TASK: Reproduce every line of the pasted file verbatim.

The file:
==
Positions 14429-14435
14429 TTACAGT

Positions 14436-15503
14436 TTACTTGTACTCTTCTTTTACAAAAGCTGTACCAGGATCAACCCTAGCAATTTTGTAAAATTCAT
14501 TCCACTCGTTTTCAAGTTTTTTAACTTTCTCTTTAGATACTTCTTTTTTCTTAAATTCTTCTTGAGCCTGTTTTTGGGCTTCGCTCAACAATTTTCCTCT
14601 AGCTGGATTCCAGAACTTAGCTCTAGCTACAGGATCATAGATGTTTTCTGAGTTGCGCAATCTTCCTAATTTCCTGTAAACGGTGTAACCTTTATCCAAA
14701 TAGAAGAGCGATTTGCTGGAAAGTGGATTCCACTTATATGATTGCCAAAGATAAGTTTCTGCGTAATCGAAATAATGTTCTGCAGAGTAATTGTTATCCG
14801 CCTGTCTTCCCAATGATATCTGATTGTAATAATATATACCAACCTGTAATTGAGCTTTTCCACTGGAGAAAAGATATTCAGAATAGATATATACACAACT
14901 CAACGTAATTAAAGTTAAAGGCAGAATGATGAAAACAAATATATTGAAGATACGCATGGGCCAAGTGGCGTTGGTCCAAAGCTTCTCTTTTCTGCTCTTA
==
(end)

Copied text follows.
Positions 14429-14435
14429 TTACAGT

Positions 14436-15503
14436 TTACTTGTACTCTTCTTTTACAAAAGCTGTACCAGGATCAACCCTAGCAATTTTGTAAAATTCAT
14501 TCCACTCGTTTTCAAGTTTTTTAACTTTCTCTTTAGATACTTCTTTTTTCTTAAATTCTTCTTGAGCCTGTTTTTGGGCTTCGCTCAACAATTTTCCTCT
14601 AGCTGGATTCCAGAACTTAGCTCTAGCTACAGGATCATAGATGTTTTCTGAGTTGCGCAATCTTCCTAATTTCCTGTAAACGGTGTAACCTTTATCCAAA
14701 TAGAAGAGCGATTTGCTGGAAAGTGGATTCCACTTATATGATTGCCAAAGATAAGTTTCTGCGTAATCGAAATAATGTTCTGCAGAGTAATTGTTATCCG
14801 CCTGTCTTCCCAATGATATCTGATTGTAATAATATATACCAACCTGTAATTGAGCTTTTCCACTGGAGAAAAGATATTCAGAATAGATATATACACAACT
14901 CAACGTAATTAAAGTTAAAGGCAGAATGATGAAAACAAATATATTGAAGATACGCATGGGCCAAGTGGCGTTGGTCCAAAGCTTCTCTTTTCTGCTCTTA